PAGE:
Ricardo is a good boy who falls hopelessly in love with a bad girl. The story of Ricardo's enduring desire for "Lily," the mysterious and sensual girl he meets at 15, sets Madame Bovary's tragic tale of thwarted male love and female independence in a dizzying array of politically turbulent countries from the 1960s through the 1980s. Beginning in the author's native Peru and continuing on to Paris, Cuba, and Japan, The Bad Girl follows Ricardo's masochistic, on-again/off-again love affair with a woman who changes her name and identity for each new lover she takes and each social rung she climbs. Then, this irresistibly smart and enthralling novel slowly deconstructs the very cliches about character and identity it at first seems to embrace.
Farrar, Straus and Giroux. 288 pages. $25. ISBN: 0374182434
"Most importantly, the bad girl and the good boy are believable, complicated, fully realized people. ... Both represent other things and then go beyond the representing. ... This is a marvelous novel." Jack Fuller
"This is the brilliance of Llosa's stunning story, for just when the depiction of bad girl as villain and Ricardo as hero seems fixed, Llosa erodes and reverses your perceptions. ... Each chapter reads like its own complete narrative, yet blends impeccably into the next to form a well-paced, dynamic whole." Christine Thomas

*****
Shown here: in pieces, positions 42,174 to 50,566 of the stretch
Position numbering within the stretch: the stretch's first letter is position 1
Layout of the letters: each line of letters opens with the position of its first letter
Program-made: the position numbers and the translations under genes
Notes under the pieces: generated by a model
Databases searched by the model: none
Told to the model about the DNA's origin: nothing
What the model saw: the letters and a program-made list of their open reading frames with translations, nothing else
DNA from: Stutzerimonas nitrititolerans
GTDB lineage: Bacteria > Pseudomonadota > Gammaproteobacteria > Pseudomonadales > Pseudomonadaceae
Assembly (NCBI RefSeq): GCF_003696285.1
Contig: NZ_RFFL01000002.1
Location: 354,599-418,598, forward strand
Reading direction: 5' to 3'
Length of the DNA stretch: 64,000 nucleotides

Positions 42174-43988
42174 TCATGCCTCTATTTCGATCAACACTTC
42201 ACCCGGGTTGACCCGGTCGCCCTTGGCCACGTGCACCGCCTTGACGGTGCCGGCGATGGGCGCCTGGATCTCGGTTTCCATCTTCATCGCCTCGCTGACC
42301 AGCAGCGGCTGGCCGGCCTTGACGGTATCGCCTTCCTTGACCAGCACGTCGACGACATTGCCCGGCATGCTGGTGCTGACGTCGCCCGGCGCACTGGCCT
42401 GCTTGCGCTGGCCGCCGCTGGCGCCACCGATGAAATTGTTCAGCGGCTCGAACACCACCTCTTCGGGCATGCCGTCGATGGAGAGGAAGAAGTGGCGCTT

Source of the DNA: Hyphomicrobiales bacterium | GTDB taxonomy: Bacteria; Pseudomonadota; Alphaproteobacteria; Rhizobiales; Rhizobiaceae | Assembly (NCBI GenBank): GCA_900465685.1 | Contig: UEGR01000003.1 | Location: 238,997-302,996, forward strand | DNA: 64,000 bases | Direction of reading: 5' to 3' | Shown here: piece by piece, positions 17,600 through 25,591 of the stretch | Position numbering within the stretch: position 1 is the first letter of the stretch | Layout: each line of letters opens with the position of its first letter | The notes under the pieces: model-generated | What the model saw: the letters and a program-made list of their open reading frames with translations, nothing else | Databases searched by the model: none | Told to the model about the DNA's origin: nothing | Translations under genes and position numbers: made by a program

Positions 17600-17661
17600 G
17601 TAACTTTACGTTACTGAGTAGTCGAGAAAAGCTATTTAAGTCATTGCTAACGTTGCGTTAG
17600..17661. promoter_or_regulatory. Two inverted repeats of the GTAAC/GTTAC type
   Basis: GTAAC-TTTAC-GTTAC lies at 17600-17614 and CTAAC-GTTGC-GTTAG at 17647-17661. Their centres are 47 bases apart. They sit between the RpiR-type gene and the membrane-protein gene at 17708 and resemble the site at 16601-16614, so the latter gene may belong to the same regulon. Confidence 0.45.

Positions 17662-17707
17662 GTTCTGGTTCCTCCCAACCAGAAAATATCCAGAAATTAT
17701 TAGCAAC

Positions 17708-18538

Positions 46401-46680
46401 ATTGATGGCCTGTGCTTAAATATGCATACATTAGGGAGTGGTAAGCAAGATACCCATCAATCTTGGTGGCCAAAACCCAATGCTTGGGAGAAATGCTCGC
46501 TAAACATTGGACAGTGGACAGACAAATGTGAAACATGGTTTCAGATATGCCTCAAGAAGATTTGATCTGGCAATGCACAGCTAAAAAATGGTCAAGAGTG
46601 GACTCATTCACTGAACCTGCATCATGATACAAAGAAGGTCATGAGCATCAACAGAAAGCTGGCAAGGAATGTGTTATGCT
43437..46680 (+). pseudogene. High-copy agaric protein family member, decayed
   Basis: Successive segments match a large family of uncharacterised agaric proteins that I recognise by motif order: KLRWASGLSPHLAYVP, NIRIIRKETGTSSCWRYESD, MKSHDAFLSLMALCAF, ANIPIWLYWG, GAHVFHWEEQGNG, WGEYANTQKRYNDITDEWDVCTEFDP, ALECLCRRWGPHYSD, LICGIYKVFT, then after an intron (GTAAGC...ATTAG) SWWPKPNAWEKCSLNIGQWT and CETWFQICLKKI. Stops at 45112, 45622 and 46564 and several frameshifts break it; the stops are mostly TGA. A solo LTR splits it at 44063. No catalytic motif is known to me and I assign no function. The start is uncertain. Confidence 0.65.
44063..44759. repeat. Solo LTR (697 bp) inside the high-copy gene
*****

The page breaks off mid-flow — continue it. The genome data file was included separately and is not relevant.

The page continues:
NY Times Book Review
"The Bad Girl is one of those rare literary events: a remaking rather than a recycling. ... Long one of the pre-eminent voices of postmodernism, [Vargas Llosa] has transformed a revolutionary work of Western literature into a vibrant, contemporary love story that explores the mores of the urban 1960s-and '70s and '80s-just as Madame Bovary did the provincial life of the 1830s." Kathryn Harrison
Rocky Mountain News
"Llosa writes an unabashed love story and makes no apologies for it. ... This feels like a novel of Llosa's sentimental old age (he's 71), but it's written with a passion and energy that delivers." Pete Warzel
"Mario Vargas Llosa's perversely charming new novel isn't among his major books . . . but it is irresistibly entertaining and, like all of its author's work, formidably smart. ... It also obviously was written out of a deep nostalgia for the author's lost youth and for the Lima in which he then lived. He evokes it beautifully." Jonathan Yardley
No one can quite understand why Mario Vargas Llosa hasn't yet won the Nobel Prize in Literature. As The Bad Girl proves, Vargas Llosa can create something new and exciting even out of a well-worn plot and stock characters. Though this isn't one of his major works (see our profile of Vargas Llosa in Issue No. 15, March/April 2005), critics love that this novel paints a panoramic history of four decades of South American and European life, continually challenges readers' expectations, and questions the very nature of identity, "goodness," and "badness." But for all its thoughtful tackling of complex themes, The Bad Girl is certainly not all seriousness; as the Washington Post declares, "Obviously, the novel was written for the sheer fun of it-the fun for Vargas Llosa in writing it, the fun for us in reading it."